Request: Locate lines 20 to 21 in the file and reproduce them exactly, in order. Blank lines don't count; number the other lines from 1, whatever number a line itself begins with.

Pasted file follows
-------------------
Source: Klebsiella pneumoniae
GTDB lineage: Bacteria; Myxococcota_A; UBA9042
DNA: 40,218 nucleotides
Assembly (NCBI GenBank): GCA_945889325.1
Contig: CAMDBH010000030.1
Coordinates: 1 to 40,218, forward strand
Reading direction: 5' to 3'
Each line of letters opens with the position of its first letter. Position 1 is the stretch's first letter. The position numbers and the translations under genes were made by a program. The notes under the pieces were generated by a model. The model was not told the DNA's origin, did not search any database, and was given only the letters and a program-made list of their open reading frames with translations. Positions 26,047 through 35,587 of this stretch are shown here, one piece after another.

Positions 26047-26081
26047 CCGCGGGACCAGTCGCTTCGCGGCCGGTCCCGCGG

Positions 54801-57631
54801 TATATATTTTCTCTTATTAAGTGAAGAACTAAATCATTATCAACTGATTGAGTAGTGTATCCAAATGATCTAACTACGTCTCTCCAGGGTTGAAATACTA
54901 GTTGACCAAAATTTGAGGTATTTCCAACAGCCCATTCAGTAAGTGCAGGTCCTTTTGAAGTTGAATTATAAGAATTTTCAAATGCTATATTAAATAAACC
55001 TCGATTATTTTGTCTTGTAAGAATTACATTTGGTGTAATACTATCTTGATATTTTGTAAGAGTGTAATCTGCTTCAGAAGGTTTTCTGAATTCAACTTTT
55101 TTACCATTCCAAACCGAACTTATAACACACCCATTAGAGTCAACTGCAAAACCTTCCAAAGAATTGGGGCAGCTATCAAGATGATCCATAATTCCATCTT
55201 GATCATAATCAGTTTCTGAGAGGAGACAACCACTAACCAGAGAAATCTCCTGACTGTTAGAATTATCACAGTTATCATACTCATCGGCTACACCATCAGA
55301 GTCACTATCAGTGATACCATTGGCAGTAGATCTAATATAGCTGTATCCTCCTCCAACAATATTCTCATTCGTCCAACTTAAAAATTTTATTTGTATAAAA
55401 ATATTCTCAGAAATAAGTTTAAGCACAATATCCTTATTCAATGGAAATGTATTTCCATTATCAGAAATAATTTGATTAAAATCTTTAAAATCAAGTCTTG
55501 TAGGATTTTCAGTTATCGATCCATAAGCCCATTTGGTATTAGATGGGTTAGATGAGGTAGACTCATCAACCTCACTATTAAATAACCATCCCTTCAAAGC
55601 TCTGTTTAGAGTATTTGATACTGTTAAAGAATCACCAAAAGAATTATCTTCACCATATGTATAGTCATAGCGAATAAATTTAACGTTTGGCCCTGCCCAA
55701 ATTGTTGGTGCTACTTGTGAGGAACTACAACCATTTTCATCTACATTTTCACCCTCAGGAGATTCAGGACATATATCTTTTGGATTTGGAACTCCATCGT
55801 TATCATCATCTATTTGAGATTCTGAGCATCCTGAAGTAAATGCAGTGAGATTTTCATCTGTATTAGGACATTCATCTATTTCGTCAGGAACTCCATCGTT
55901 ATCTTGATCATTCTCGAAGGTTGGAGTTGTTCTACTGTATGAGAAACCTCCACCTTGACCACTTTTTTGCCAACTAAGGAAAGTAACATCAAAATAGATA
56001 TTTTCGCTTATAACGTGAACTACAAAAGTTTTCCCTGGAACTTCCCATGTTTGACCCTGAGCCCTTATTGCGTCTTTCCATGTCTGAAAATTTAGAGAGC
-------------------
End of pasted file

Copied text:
55601 TCTGTTTAGAGTATTTGATACTGTTAAAGAATCACCAAAAGAATTATCTTCACCATATGTATAGTCATAGCGAATAAATTTAACGTTTGGCCCTGCCCAA
55701 ATTGTTGGTGCTACTTGTGAGGAACTACAACCATTTTCATCTACATTTTCACCCTCAGGAGATTCAGGACATATATCTTTTGGATTTGGAACTCCATCGT